One of the biggest challenges for Project Managers in making the transition to Agile has to be the way that they need to do their daily job. The PM is typically the leader of the project, the one that sets the pace and direction, that makes all the key decisions to ensure that the project is finished “On time and on budget”. This changes when they work on an agile project as they are not in front of everyone directing what everyone is doing and creating report after report.
A project manager is responsible for the 5 stages of a project: Initiating, Planning, Executing, Monitoring & Controlling, Closing. They take responsibility for the project and nurture it and the team to get the required result. The PM is used to, in fact instructed to be the guiding hand of the project, ensuring that the project is completed as per the PM’s wishes. The PM has to lead in order to do their job.
Contrast this with the role of Scrum Master or even the Product Owner. Each of these roles has a responsibility to make sure the project is going smoothly and that the team is operating at its optimal level.
The Scrum Master is not the leader of the project, but they do play a crucial role. The Scrum Master is more of a coach for the team, helping them produce the work, but they don’t manage the team. The responsibility is more towards making sure that the Scrum process is followed, removes roadblocks and supports the product owner.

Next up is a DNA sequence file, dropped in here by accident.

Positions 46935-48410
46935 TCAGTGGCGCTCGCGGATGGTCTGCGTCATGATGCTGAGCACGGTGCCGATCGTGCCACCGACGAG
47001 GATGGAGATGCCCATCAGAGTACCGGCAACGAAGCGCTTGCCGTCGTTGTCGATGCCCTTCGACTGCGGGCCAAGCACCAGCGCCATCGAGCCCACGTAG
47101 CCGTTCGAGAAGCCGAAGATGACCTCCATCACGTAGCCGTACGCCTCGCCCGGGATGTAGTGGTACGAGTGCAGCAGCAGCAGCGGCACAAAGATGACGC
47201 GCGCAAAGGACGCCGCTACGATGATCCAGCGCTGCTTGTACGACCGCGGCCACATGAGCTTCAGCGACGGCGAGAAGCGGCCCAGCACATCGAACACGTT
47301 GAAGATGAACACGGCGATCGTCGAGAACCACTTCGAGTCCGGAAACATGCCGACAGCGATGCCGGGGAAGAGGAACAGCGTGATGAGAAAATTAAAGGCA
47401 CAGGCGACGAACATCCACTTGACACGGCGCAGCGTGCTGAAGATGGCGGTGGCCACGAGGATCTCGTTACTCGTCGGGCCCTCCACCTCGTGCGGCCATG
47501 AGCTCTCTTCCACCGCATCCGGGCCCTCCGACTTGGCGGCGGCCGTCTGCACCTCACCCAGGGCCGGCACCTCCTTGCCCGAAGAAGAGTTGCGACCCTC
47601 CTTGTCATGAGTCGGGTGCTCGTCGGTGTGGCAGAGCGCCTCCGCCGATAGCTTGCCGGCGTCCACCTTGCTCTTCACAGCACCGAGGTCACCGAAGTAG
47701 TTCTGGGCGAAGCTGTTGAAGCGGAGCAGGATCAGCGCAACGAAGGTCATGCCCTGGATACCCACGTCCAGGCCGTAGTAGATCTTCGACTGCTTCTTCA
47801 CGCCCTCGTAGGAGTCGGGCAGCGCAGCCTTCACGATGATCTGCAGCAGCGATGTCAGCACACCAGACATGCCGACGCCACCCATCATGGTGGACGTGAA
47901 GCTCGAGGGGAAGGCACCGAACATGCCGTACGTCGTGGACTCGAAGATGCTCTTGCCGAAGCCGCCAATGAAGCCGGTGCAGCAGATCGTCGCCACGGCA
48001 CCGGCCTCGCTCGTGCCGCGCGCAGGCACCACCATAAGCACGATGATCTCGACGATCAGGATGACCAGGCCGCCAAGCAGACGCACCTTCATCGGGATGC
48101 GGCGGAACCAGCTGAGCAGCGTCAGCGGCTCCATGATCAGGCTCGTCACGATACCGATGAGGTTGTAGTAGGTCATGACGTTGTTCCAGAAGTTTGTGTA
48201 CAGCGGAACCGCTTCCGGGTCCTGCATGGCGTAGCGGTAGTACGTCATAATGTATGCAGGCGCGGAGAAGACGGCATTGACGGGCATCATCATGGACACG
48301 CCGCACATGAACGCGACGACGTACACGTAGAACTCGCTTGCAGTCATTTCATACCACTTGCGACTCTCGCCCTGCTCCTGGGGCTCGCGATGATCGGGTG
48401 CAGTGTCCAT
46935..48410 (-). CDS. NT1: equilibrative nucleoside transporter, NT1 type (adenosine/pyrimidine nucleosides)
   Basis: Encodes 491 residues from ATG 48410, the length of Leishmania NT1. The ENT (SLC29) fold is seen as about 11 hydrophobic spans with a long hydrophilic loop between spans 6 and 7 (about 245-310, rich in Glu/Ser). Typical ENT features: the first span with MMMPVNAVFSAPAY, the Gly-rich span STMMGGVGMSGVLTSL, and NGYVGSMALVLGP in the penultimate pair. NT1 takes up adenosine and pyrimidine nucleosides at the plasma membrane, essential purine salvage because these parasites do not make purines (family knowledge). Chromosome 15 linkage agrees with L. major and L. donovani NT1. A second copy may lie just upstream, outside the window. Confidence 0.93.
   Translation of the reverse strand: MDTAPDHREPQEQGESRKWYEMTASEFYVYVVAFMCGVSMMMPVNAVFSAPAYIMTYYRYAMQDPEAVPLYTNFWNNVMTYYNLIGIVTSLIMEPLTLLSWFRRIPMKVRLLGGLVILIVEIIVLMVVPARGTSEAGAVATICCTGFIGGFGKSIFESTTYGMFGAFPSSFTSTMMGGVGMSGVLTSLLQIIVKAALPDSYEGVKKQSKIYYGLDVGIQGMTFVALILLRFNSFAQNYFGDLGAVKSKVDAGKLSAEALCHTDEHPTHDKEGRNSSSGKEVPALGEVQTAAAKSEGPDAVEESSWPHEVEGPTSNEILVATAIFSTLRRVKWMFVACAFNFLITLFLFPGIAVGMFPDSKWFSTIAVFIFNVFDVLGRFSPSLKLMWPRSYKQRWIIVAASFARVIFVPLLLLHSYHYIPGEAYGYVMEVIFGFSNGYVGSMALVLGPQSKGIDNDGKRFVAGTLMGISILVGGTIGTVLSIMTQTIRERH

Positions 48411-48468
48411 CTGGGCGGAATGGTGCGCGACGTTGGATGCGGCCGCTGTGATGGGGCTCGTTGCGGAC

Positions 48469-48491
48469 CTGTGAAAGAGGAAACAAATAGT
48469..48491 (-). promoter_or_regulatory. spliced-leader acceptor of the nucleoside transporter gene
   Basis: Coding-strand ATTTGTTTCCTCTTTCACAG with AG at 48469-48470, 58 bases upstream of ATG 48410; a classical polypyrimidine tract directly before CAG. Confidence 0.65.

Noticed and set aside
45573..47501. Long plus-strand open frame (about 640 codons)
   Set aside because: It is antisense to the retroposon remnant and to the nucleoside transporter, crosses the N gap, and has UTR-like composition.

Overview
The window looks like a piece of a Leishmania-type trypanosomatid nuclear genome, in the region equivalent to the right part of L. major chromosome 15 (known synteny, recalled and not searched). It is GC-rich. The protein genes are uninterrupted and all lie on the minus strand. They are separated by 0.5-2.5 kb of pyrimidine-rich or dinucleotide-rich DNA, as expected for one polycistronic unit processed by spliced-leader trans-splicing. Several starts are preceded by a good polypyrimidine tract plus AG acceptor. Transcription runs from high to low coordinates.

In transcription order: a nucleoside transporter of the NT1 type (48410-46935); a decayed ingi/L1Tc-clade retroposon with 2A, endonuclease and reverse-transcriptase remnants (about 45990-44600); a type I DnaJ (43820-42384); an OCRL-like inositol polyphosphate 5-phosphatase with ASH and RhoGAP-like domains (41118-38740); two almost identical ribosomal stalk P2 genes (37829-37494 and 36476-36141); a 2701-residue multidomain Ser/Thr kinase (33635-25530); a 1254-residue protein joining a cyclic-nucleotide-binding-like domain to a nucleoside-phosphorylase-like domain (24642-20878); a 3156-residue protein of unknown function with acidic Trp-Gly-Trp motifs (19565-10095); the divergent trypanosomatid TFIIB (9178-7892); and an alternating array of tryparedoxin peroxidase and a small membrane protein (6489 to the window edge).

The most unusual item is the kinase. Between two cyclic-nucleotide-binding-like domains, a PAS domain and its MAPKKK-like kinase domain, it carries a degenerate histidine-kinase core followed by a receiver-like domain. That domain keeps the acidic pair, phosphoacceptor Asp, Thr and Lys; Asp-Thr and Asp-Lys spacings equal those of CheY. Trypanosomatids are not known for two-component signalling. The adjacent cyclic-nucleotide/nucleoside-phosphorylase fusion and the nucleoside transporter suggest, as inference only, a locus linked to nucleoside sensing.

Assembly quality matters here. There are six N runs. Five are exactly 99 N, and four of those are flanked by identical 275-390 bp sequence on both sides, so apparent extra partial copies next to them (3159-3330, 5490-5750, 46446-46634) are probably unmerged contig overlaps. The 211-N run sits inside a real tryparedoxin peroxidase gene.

Not everyone can make the shift from PM to SM, and many just shouldn’t even try. The mindset and skills to lead from behind is much different than the PM’s direct managing/ordering work done. In order to make the transition a PM would have to let go of their ego and realize that the project does not revolve around them, but instead it revolves around the team.
It seems that a Project Manager is like a babysitter and they treat the team like a bunch of children; if they don’t do what the PM says they get in trouble, they have do bet watched at all times, you need to report to management (the parents) what the team is doing, the PM mediates disputes, and if something bad happens the PM is blamed.
The Scrum Master, however, is more like the coach of a professional sports team; everyone knows their role and is eager to do what they do best, the SM guides the team and keeps them aware of the rules, each member of the team helps other members collaboratively and the success of the team is shared equally.
Being a SM is more about enabling the team to do their best work possible and removing any barriers to success.